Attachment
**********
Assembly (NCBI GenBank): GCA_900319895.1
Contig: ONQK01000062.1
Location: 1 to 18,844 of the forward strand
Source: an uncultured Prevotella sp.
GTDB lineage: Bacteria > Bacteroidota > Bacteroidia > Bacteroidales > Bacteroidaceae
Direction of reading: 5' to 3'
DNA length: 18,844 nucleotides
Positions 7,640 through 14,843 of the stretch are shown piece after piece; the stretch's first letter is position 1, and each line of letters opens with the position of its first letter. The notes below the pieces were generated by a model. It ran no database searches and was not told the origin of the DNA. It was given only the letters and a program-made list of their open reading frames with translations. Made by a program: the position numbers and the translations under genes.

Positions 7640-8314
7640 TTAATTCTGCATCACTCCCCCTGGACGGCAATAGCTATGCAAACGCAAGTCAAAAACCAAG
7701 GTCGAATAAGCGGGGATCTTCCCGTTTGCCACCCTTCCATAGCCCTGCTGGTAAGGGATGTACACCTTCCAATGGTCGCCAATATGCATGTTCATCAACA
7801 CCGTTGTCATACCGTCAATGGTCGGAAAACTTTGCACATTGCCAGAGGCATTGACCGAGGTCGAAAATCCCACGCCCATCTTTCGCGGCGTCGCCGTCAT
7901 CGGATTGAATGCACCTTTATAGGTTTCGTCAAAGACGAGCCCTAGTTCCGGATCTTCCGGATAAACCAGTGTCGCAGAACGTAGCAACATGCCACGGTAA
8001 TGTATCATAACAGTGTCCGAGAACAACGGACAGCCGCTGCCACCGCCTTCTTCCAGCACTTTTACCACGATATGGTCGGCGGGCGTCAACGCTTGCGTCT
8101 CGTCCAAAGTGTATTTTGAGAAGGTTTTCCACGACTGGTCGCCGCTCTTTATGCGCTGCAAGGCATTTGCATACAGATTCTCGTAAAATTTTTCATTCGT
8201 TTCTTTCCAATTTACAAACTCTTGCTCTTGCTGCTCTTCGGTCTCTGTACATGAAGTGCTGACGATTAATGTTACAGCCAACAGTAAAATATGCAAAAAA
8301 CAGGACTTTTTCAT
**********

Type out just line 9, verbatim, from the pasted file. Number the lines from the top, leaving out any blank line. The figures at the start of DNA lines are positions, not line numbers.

Positions 7640-8314